Alzheimer's disease (AD) is a major public health problem, with neuropathological changes that may begin decades before clinical manifestation. Promising genetic and biological mechanisms are under investigation including lipid metabolism, inflammation, and glucose regulation. Another important proposed mechanism for increased AD risk is neuronal death through the lifelong cumulative effect of the body's response to stress. Systems such as the hypothalamic-pituitary-adrenal (HPA) axis effectively manage stress in the short term, however, there is long-term wear and tear on the body due to cumulative effects of stress reactivity and recovery, termed """"""""allostatic load."""""""" A host of life stressors increases risk for depression, which, in turn, doubles risk for AD this is especially true for early-onset depression, which may be an indicator of maladaptive response to life stress. Psychosocial adversity such as early-life parental death and death of spouse or child, serious illness, disability or caregiving role in adulthood have been shown to increase risk for AD and cognitive decline in late life. However, few such studies exist, likely due to problems with recall bias inherent with retrospective reports of early life stressors. The present study will combine two tremendous resources to address this problem. The Cache County Study on Memory Health and Aging (CCS) has collected 12 years of prospective, detailed cognitive assessment with careful diagnosis of AD, and history of depression in a large population-based cohort of 5,092 persons aged 65 and older (90% participation rate). The Utah Population Database (UPDB) is a vast population-based genealogical, medical, and social database on individuals and multigenerational families. The UPDB will be used to objectively derive a set of lifespan stressors for members of the CCS cohort. These will be examined in relation to AD and cognitive decline in the CCS to address the following aims: 1) Evaluate whether psychosocial adversity in childhood adversely affects cognitive outcomes, and whether age at occurrence matters, 2) Evaluate whether psychosocial adversity in adulthood adversely affects cognitive outcomes, and whether childhood adversity places those with later adversity at enhanced risk, 3) Examine Early-onset Major Depression (EOD) and APOE for moderating effects on the association between life stressors and cognitive outcomes. A better understanding of which psychosocial stressors affect AD risk, and whether depression moderates these associations may help clinicians more selectively target AD prevention strategies to vulnerable individuals, decades before clinically identifiable symptoms might arise.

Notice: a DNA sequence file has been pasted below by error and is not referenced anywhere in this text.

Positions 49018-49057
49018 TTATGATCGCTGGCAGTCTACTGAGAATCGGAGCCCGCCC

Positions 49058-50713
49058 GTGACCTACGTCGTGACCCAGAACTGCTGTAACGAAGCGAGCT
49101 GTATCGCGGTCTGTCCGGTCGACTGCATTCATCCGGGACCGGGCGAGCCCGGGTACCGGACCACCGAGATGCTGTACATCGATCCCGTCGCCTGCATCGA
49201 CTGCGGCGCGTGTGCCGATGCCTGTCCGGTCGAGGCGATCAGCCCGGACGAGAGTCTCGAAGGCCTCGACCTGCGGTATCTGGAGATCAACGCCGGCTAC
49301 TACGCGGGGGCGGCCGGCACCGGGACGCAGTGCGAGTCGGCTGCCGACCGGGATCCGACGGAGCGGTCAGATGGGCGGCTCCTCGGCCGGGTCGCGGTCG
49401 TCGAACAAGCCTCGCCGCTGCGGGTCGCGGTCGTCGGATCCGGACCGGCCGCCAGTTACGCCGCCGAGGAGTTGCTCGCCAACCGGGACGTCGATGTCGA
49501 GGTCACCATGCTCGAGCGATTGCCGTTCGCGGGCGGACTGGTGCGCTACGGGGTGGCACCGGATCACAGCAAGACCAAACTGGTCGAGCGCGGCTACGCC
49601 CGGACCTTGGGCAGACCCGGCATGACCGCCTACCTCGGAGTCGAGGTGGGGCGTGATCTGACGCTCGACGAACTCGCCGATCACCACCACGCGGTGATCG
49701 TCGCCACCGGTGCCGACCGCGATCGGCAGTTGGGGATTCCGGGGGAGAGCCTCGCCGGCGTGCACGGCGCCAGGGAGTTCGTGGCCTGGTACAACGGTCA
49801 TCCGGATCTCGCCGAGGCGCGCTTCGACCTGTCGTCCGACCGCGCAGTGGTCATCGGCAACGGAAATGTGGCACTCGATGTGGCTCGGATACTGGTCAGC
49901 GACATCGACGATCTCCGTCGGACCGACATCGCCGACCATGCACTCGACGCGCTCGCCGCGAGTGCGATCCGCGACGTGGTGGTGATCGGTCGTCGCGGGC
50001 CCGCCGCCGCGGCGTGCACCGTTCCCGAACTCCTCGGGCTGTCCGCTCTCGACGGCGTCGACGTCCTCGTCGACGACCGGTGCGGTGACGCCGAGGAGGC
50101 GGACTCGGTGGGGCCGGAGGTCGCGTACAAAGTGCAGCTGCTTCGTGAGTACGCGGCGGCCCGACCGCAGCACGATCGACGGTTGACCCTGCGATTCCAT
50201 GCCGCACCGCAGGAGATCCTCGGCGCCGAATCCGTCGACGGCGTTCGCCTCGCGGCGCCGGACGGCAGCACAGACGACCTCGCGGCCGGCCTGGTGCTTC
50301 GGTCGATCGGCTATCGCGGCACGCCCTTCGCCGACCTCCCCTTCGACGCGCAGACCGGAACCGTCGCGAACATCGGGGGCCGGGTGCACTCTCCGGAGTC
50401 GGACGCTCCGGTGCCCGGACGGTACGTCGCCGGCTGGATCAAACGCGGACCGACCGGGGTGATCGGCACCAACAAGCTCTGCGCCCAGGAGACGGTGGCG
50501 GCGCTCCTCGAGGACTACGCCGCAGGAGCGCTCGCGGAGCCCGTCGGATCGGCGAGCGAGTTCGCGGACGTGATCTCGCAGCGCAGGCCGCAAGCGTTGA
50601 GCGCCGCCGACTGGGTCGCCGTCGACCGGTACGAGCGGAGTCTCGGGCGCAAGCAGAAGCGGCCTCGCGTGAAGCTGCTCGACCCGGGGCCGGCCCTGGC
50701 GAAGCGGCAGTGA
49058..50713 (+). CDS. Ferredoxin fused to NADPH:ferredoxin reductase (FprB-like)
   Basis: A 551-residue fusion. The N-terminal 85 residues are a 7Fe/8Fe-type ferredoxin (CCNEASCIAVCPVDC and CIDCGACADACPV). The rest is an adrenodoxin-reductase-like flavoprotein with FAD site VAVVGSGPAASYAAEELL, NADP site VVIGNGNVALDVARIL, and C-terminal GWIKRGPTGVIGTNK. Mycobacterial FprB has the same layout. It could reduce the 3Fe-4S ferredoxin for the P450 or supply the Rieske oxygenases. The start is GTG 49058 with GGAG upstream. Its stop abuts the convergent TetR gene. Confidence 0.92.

This study investigates the effect of lifespan stressors on Alzheimer's disease risk including interactions between childhood and adulthood stressors and between APOE genotype and stressors. Stressors will include experiences such as parental death in childhood, death of spouse or child in adulthood and disability, illness and caregiving in old age. Knowledge to be gained may help clinicians more selectively target AD prevention strategies to vulnerable individuals, decades before clinically identifiable symptoms might arise.
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